Thursday, November 26, 2009
days of carltons past: bonus features
Before reading this post, check out the related Torontoist article.
This ad appeared in Toronto newspapers on September 8, 1948, the day before the Odeon Toronto's opening gala. I considered using it for the article, but none of the copies I found were in good shape. This version from the Globe and Mail was the least scruffy of the lot—the copy in the Star looked as if somebody had dropped a bottle of ink on it.
To modern eyes, the coverage of opening night makes the event feel as if it was "let's suck up to the British" time...except that the speeches that stressed the importance of Toronto's strong ties to Great Britain were the norm during the first half of the twentieth century. When Mayor Hiram McCallum told the audience that “the future of this country lies with the British community of nations,” he repeated a mantra uttered by numerous dignitaries before him. McCallum also mentioned it was fitting that ever-loyal Toronto received such a fine British-owned theatre, as if the city was a small child rewarded by its parent for obedience. This tone was far more evident in the Globe's coverage than the Star's—while reading the latter I sensed a cynical tone towards the evening (reports that those in formal dress wielding invites were able to skip the long lineup, and a comment that "it was what they call a ‘brilliant premiere.’ That is to say, a lot of people gathered in the lobby to exchange small talk.”).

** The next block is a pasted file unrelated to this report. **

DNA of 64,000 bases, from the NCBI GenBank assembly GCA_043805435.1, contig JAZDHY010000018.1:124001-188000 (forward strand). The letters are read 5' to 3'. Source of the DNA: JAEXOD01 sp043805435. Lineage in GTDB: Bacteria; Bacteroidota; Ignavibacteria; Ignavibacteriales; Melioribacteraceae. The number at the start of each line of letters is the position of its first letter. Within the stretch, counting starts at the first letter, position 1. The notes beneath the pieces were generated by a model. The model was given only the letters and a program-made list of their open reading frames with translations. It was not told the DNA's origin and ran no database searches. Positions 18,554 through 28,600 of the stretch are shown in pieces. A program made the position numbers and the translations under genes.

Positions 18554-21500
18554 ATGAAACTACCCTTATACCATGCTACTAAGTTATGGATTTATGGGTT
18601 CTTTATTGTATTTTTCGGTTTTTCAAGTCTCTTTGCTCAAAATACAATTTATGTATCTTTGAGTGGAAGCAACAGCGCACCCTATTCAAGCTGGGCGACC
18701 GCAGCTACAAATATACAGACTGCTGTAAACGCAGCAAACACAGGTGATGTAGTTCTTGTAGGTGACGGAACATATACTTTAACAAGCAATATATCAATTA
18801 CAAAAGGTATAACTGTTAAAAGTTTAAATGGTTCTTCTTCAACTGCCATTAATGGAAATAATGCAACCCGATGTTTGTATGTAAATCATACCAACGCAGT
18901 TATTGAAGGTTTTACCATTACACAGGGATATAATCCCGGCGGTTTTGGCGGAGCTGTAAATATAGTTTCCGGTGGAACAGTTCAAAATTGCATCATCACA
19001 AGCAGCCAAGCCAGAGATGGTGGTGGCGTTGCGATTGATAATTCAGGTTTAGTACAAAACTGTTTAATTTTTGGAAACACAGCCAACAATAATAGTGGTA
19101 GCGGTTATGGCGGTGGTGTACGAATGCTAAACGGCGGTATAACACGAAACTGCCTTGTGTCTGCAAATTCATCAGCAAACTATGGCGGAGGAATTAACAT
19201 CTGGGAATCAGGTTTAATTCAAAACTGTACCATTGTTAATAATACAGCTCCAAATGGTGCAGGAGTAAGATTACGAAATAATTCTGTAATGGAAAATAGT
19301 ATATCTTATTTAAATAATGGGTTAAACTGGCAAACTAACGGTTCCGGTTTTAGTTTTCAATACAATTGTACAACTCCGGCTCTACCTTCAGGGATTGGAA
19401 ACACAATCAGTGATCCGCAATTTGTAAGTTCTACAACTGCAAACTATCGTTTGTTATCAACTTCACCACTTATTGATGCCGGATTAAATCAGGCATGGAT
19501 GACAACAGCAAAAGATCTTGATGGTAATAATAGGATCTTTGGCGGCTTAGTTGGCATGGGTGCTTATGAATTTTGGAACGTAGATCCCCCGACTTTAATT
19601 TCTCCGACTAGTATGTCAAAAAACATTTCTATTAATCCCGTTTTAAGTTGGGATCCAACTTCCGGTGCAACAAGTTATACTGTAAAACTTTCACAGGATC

Other recent Torontoist posts for your reading pleasure: